·         Michael Hudson highlighted that as a matter of good governance, there had been an increased emphasis outlined in the Internal Audit Charter on the independence of the role of the Chief Internal Auditor. Although the Chief Financial Officer would remain the line manager for the Chief Internal Auditor, she would now report to the Chief Executive and SLT. In addition, the arrangements for the appointment and dismissal of this post would be confirmed by the Chief Executive in consultation with the Chairman of this Committee

·         In response to a query, Michael Hudson explained that the County Council’s Internal Audit function also provided a service to Worcestershire Children First (WCF). Where a key audit issue was identified, it would be reported to the WCF Board and subsequently to the Council through this Committee

·         Jenni Morris confirmed that quarterly updates on the progress of the Audit Plan would be reported to this Committee.    




a)    the Internal Audit Plan 2020/21 to 2022/23 be approved; and


b)   the Internal Audit Charter be approved.



External Audit - Council and Pension Fund Audit Plans and Informing the Audit Risk Assessment (Agenda item 7) pdf icon PDF 79 KB

Additional documents:


The Committee considered the External Audit - Council and Pension Fund Audit Plans and Informing the Audit Risk Assessment.


Peter Barber and Helen Lillington from Grant Thornton, the Council’s external auditors attended the meeting and made the following points:


·         Due to the transfer of Children’s Services to Worcestershire Children First, the Council was likely to need to produce group accounts for the first time

·         This was the first occasion that Grant Thornton had sought advice from an external valuer with the intention of providing an additional level of assurance on the Council’s valuation of its land and buildings

·         Given the potential impact of the uncertainty of market conditions on the Council’s assets, further discussions would be held in order to be able to give assurance on material accuracy

·         Although the audit of IFRS 16 leases was not due until 2020/21, the assessment of the impact of this audit had implications for the Disclosure notes in the Accounts

·         The group materiality had been re-assessed as £11.8m based on a benchmark of 1.5%. The re-assessment would have implications on the amount of work undertaken by external audit and the Council’s finance team

·         The only significant risk identified through the VFM audit related the Future Financial Sustainability. The Council was under significant pressure from demand-led services and difficulties in generating additional income therefore balancing the budget in the medium term would become increasingly difficult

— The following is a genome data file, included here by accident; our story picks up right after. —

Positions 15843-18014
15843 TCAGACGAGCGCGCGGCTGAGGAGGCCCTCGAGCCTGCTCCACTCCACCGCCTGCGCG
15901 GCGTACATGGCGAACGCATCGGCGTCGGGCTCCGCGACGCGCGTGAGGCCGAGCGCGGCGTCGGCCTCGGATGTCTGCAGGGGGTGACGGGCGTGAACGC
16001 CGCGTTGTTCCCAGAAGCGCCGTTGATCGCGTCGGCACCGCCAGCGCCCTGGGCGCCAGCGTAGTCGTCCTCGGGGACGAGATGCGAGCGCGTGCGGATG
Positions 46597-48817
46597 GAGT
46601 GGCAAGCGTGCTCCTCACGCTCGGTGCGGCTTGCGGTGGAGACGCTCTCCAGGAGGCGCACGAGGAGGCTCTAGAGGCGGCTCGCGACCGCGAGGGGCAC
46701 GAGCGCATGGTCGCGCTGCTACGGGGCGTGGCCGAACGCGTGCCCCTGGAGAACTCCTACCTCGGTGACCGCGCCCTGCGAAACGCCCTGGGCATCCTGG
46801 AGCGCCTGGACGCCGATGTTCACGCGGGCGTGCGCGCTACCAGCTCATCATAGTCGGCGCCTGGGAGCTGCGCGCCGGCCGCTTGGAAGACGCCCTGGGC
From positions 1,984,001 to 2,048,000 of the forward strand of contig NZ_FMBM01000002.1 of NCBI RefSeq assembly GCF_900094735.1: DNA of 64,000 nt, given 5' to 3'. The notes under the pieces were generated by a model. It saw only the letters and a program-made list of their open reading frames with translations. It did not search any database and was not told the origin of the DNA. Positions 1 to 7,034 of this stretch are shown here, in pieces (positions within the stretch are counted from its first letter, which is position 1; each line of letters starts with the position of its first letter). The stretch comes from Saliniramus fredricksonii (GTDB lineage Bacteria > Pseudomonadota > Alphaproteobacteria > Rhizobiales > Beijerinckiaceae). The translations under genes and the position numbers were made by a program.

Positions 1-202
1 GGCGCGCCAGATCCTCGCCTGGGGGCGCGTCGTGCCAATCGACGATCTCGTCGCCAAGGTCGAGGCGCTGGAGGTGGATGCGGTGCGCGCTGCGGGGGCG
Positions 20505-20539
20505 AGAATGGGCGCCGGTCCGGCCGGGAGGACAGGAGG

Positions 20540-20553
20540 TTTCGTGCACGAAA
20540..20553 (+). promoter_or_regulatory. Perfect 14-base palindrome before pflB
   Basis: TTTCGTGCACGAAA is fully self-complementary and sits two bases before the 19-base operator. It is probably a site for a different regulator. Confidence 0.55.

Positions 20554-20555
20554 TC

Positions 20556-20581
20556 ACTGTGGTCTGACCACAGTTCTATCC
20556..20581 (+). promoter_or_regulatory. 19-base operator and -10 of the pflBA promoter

·         A significant increase in fees was proposed due the increased level of audit procedures. This reflected national issues rather than the work of this Council

·         There was an additional fee of £4,250 for the work associated with the audit of the Pension Fund as a result of extra work on level 3 investments in particular.


In the ensuing debate, the following points were raised:


·         In response to a query about the progress of the audit work on the group accounts, Rachael Hart, Financial Reporting Manager commented that work was progressing well and all sides were confident that the right approach had been adopted. Helen Lillington added that work of this Council’s finance team would be assessed to ensure that it met the appropriate level of quality assurance 

·         Was the Council comfortable that the level of disclosure and the impact of the IFRS 16 leases had been properly assessed? Rachael Hart responded that the biggest challenge was collecting the data and identifying the leases. Only 7 leases had been identified as needing disclosure to date

·         Would the additional fee resulting from the external valuation be an ongoing cost and would it remain the same or diminish if the valuations by the Council’s external auditor were found to be consistent and accurate year-on-year? Peter Barber advised that the use of an external valuer as an additional level of assurance would continue however the level of work required each year and the associated fee would be monitored

·         In response to a query, Mark Sanders, Chief Accountant advised that Place Partnership had been made aware of the level of assurance required for assessing  ...  view the full minutes text for item 543.


Income Management (Agenda item 8) pdf icon PDF 206 KB


The Committee considered the Income Management report.


In the ensuing debate, the following points were raised:


·         Michael Hudson commented that by obtaining payments from the top 20 debtors, the Council could reduce its total debt by 40%

·         A member commented that it was reassuring that the vast majority of debt was associated with a limited number of debtors rather than being spread across a large cross-section of organisations